Loveless Movie Review By FINE
Loveless portrays a loveless world, but there's a lot to love about it.
No one wants to dwell in a life without love, the innocent and budding twelve-year-old boy Aloysha certainly didn't, and that is why he has run off, to escape a family life of turmoil and denial, where it is clear he is unwelcome. An ordinary director would have taken the premise of a missing child and been quick to cast a vigorous and valorous Liam Neeson type, you know, the kind with a particular set of skills. However, Andrey Zvyagintsev(Leviathan) is no ordinary director, as he trades bullets for ethics in his craft of a stunningly bleak allegory of his homeland. Which is, of course, the industrial and war driven Russia, that's ambiguous themes of abandonment could have only been inspired by the Italian virtuoso Michelangelo Antonioni. Whether or not the characters here deserve what they get, their complacency, selfishness, and passivity set them up for the fall. And fall they do, yet you can't help but feel their dejection as moral justice. After all, they make Mr. and Mrs. Wormwood from Devito's 1996 'Matilda' look like a heroic and devout pair of Neeson's.
There have been countless brilliant and defiant triumphs that are considered all-time greats that were panned in their country due to their obtrusive critique of a disoriented climate. 'Battleship Potemkin' was banned in all Soviet countries for its "rabble-rousing power"(Roger Ebert) that basked in propaganda and bravery. La Regle De Jeu(Rules of the Game) was accompanied by a furious French crowd who attempted to burn down the theater mid-screening. As we know, the French aren't exactly fond of rules, the French Revolution may refresh your memory. And now, Zvyagintsev's 'Loveless' joins the modernist yet timeless tradition of forward-thinking criticism that candidly shows it's characters as a product of their countries malfeasance. And although 'Loveless' doesn't sport the powerful punch of Sergi Eisenstein or the sleek insights on humanity of Jean Renoir, this is definitely one to catch, although I never said it would be an easy viewing.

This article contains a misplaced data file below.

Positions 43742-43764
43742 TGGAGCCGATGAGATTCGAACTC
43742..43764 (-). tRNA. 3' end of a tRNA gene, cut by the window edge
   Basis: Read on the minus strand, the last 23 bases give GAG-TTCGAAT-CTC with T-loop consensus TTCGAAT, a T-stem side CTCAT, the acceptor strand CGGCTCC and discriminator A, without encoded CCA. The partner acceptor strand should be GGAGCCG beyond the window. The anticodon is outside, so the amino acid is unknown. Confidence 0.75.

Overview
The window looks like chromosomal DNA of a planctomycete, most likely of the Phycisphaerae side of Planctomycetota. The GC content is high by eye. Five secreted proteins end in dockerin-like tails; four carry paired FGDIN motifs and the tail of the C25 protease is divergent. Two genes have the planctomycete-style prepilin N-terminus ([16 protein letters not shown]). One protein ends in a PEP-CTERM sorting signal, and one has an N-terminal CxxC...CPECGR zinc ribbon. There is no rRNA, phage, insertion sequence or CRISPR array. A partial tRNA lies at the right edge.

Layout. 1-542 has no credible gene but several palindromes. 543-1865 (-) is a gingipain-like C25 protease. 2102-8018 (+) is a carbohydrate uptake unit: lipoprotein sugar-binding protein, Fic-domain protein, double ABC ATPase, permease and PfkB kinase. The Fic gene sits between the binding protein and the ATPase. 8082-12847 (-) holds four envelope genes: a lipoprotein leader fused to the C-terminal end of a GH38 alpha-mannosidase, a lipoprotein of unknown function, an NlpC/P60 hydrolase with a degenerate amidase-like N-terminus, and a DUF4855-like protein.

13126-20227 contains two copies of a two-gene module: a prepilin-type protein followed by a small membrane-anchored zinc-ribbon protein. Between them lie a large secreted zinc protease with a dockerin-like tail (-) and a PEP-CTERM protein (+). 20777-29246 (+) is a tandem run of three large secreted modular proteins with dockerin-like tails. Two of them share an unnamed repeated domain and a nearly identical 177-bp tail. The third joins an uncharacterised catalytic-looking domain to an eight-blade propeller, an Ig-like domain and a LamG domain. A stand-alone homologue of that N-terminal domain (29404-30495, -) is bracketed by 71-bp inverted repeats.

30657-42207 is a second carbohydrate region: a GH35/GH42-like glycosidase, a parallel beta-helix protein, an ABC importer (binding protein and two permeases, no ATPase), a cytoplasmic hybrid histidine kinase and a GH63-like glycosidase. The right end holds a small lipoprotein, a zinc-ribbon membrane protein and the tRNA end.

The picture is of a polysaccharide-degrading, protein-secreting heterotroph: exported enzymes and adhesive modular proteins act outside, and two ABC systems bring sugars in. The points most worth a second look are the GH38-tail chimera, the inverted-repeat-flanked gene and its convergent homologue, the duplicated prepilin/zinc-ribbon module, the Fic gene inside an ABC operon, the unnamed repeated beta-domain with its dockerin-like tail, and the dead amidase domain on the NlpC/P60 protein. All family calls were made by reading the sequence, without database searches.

This drama opens with a haunting and poetic shot of a desolate forest, as the snow drifts down, connecting with the river, symbolizing a plausible death to come. As the story itself ensues, the audience gets not only a sense of its mystic surroundings but a family torn by conceit. Both the father and mother are unwilling to admit their mistakes, except for one "mistake", their twelve-year-old boy played exceptionally by Matvey Novikov. The father, Boris, claims to be a Christian, yet his entitled upper-class cynicism, acts of adultery, and blatant lack of care for his child says otherwise. The mother, Zhenya, is in no way batter. She is equally irresponsible, equally guilty(she too is in an affair), and wholly lost into a fake world of selfies and social media mirroring the obsession seen with Boris and his job. When overhearing one of the parents many fights, Aloysha departs the families "comfortable" apartment, since it is made clear the couple wished to get rid of him stating "we should have had an abortion". Following a long absence, the couple attempts to find their son and themselves amidst the unforgiving Russian climate.
Zvyagintsev's most captivating and ironically lively scenes(if you can call them that) come in the form of the subtle and meaningful use of the camera, and what such a shot implies. The decidedly long takes are an obvious sight to behold, yet it's scenes like the final shot that are breathtaking. Or take the metaphorical shots of characters pondering through windows or the birds flying by the industrial plant in the background. Or more noticeably in scenes where we see woman confined to their 4 by 7 screens on the subway or at a lavish dinner, contrasting tracking shots of Boris confidently making the rounds at work as he is sucked into his life there rather than the one he lives outside of work hours. The timeliness here I found to be outright unnerving, as the director infers a fulmination against his country and the world as it is today, as the only thing these characters care about besides themselves is if the "world is really ending". Its a comedy of manners literary and one that is in no way funny or fun.
The film is slow and hard to be mesmerized by, and it overstays its welcome and its ideas. But in it' defiant three-act structure, lack of a protagonist, and political ideas, you can't help but admire it. In doing so, it manages to not lose itself amidst ambiguity and stay true to it's humane and heartbreaking journey for love. The audience thankfully finds the answer but the couple does not. "Lovelessness, you can't live in that state", and that is why the setting is so lifeless. Then again it's Zzyagintsev's ideas are what will help this movie surpass fellow genre films. As it can all be seen as one grand and intellectual metaphor. If the child represents the neglected everyday Russian's and their free-spiritedness and the mother stands for the single-minded Mother Russia, then 'Loveless' is one unlovely selfie